Court OKs Ruling Denying Defender Caseload Relief

A Missouri appeals court has set a high bar for public defenders to overcome when appealing circuit-court denials of their motions for caseload relief.

In a June 9 ruling, a three-judge panel of the Missouri Court of Appeals Western District adopted an abuse of discretion standard of review for cases stemming from a 2013 law that provides a mechanism for district defenders to ask circuit court presiding judges for caseload relief for individual attorneys.

Mary Fox, director of the Missouri State Public Defender System, said she anticipates the standard of review being a key part of a motion to transfer the case to the Missouri Supreme Court.

“I think if the statute is going to have value to the state, there would be value in getting a decision from the Supreme Court as to how they would like to see it put into practice,” she said in an interview.

Jackson County District Defender Ruth Petsch had sought to overturn Jackson County Circuit Court Presiding Judge David M. Byrn’s order denying caseload relief for two individual attorneys in her office, David Wiegert and Walter Stokely, as well as her office as a whole.

She also argued that the 2013 law is unconstitutional, asserting that a provision that prohibits public defenders from declining to take on new cases because they already have too many to ethically handle is at odds with attorney ethics rules that require attorneys to provide effective assistance of counsel for their clients.

Under the new standard of review, appeals courts would largely defer to presiding judges and place the burden on public defenders to show that the judges abused their discretion in reaching their decisions.

The ruling also closes the door to Petsch and district defenders across the state who seek to raise concerns about the law’s constitutionality using the process set out in the caseload-relief law.

Since 2017, Petsch has sought caseload relief from the Jackson County Circuit Court under Section 600.063 of the Revised Statutes of Missouri. Following an evidentiary hearing in 2019, Byrn denied relief, finding that neither the individual attorneys nor the wider office were too overburdened to accept new cases while providing effective representation to existing clients.

Before addressing Petsch’s arguments, the court panel first had to decide the applicable standard of review — an issue of first impression.

The parties disagreed on what the correct standard should be. Petsch argued the court should review Byrn’s factual findings for competent and substantial evidence and that de novo review was appropriate for the application of law to the facts, or to interpreting the statute.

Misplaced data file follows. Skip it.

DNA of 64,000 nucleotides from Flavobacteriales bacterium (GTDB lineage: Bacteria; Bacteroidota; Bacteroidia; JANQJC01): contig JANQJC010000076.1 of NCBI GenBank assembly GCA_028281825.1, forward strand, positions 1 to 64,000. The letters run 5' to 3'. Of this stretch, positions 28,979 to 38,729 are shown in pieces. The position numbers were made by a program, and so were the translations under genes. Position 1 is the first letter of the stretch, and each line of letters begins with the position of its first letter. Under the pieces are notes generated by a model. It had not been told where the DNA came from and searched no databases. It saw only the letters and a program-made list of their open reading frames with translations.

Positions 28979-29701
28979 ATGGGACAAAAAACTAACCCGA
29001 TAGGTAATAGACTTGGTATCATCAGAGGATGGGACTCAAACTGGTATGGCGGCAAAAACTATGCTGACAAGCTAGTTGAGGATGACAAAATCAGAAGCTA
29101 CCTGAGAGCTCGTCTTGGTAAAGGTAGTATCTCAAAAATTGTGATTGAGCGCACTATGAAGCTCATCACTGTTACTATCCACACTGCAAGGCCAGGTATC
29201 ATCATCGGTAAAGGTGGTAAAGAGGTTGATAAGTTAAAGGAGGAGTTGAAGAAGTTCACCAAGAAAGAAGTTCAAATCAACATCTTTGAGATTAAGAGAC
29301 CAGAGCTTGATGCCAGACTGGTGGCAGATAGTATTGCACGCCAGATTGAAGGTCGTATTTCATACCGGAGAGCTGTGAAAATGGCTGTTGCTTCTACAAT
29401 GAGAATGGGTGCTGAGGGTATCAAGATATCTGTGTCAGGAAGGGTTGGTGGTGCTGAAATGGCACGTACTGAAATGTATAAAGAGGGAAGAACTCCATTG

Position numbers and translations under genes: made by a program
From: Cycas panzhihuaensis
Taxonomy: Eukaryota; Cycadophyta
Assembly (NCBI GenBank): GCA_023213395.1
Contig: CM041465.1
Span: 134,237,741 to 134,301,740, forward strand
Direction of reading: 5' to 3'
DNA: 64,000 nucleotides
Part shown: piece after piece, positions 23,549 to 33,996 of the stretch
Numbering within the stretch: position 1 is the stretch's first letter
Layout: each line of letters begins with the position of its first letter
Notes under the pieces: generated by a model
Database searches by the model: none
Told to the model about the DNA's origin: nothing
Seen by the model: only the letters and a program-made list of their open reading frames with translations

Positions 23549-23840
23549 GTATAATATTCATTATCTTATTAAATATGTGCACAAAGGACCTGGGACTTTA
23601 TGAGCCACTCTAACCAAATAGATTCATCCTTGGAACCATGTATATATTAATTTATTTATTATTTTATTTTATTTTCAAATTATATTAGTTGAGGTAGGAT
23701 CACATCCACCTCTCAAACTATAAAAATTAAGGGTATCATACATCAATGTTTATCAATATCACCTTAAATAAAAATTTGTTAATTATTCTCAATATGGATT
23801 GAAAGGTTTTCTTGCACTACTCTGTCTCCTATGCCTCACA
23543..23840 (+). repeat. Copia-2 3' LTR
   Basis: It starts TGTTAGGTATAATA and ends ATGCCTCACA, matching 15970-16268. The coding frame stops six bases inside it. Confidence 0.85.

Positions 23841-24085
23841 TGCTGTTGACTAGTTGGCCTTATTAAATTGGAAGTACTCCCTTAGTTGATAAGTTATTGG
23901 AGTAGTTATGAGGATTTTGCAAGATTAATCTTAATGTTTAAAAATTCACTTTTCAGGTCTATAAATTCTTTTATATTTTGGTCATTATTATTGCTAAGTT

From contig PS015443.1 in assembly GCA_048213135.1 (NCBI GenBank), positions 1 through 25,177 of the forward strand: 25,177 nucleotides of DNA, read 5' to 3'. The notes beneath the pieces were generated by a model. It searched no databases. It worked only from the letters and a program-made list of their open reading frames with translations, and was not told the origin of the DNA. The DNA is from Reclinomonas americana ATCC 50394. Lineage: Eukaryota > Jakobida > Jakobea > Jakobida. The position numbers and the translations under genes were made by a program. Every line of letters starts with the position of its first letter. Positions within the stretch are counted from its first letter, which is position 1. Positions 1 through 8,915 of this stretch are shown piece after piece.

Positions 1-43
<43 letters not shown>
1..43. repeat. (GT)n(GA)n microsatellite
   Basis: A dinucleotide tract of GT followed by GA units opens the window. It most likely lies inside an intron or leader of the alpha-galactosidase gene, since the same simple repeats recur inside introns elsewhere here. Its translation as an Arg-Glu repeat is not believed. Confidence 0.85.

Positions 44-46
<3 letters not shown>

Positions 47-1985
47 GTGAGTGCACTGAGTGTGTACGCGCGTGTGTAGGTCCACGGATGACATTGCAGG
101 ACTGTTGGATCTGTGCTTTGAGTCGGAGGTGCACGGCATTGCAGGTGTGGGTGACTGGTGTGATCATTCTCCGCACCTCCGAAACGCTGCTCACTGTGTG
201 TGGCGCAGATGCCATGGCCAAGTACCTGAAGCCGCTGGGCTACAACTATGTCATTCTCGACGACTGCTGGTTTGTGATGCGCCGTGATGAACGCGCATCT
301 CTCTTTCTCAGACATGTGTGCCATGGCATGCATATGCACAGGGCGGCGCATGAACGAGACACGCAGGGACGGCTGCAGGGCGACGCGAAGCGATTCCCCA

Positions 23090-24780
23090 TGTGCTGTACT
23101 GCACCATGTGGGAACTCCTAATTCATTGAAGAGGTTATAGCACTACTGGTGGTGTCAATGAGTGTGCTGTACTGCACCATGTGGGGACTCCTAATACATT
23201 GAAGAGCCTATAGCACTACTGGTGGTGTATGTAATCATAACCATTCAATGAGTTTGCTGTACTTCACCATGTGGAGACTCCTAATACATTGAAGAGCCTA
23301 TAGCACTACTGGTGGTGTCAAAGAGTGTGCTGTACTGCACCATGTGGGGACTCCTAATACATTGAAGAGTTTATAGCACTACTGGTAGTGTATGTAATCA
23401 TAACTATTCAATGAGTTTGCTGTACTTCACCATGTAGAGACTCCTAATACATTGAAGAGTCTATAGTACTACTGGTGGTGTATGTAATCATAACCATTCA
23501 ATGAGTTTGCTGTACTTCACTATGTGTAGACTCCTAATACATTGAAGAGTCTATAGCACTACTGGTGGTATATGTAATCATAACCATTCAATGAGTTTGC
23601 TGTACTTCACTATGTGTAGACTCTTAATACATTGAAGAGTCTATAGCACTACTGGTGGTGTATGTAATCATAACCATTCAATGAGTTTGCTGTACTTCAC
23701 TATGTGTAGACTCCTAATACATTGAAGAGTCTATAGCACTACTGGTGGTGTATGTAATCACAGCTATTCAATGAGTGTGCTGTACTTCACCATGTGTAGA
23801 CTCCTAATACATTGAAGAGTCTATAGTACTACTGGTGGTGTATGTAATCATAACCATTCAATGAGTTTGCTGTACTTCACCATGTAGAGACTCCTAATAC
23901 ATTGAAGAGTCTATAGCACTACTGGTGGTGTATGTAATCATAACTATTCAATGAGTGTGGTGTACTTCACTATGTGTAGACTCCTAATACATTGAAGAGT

The Jackson County Prosecutor’s Office, however, contended that appeals courts should affirm presiding judges’ decisions if factual findings are supported by competent and substantial evidence and to defer to the presiding judges’ credibility findings.

The Western District concluded that the case-relief law describes a procedure for the exercise of a court’s inherent authority and responsibility to manage its dockets.

“As such, and consistent with appellate review of other trial court rulings involving the exercise of discretion pursuant to inherent authority, orders issued by a presiding judge following a section 600.063 conference are presumed to be correct, are reviewed for an abuse of discretion, and the burden of showing an abuse of discretion is on the appellant,” Judge Cynthia L. Martin wrote in the opinion.

Petsch argued that Byrn erred in refusing to declare provisions of the caseload-relief law subordinate to the Rules of Professional Conduct and that the law was unconstitutional as applied if it was interpreted to limit the ability of public defenders to decline or delay appointments in order to comply with ethics rules.

The court ruled that in a proceeding under the caseload-relief statute, a district defender cannot ask a presiding judge for a declaratory judgment about the constitutional validity of the statute.

“The District Defender remains free to challenge the constitutionality of sections 600.062 and 600.063 in any other proceeding where those issues can be properly raised,” Martin said. “But the constitutionality of sections 600.062 and 600.063 cannot be raised in a section 600.063 motion, nor determined by a presiding judge following a section 600.063 conference.”

Judges Lisa White Hardwick and Thomas N. Chapman agreed.

Petsch and her attorney, John C. Aisenbrey of Stinson, declined to comment. A spokesman for the prosecutor’s office also declined to comment.

The case is In re: Area 16 Public Defender Office III v. Jackson County Prosecuting Attorney’s Office, WD82962.

By Jessica Shumaker | Missouri Lawyers Media

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